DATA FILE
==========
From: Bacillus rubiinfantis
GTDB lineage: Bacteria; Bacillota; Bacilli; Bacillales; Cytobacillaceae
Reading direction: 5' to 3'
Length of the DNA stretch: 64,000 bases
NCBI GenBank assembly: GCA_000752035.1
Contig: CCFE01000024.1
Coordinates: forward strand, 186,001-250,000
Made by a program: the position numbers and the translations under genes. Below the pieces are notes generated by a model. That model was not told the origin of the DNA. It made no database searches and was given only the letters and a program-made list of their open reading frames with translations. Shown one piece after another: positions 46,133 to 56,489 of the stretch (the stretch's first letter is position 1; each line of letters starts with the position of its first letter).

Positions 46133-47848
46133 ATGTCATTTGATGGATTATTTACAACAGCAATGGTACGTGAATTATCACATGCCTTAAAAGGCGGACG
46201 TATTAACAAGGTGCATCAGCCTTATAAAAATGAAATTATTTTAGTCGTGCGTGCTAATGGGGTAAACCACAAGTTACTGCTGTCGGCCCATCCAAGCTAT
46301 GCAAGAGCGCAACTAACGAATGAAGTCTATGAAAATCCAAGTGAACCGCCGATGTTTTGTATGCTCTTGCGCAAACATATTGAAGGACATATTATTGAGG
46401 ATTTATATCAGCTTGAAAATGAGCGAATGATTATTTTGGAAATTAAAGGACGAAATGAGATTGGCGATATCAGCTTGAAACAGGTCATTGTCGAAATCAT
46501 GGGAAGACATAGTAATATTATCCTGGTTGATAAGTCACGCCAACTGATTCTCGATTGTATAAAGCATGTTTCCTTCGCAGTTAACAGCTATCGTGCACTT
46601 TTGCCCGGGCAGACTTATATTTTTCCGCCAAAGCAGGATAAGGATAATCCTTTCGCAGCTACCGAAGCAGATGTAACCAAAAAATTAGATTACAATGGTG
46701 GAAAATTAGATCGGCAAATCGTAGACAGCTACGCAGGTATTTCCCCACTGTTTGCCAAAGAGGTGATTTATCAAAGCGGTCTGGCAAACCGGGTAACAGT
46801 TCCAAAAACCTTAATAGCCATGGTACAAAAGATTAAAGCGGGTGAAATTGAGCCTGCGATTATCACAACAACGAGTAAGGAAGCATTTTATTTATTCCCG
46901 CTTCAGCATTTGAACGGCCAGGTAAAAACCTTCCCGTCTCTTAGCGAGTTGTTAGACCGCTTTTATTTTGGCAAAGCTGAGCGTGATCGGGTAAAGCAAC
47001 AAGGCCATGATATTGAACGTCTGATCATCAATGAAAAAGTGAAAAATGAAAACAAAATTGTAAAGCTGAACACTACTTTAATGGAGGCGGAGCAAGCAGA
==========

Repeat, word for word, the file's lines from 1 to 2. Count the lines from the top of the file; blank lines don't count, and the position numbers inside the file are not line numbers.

From: Bacillus rubiinfantis
GTDB lineage: Bacteria; Bacillota; Bacilli; Bacillales; Cytobacillaceae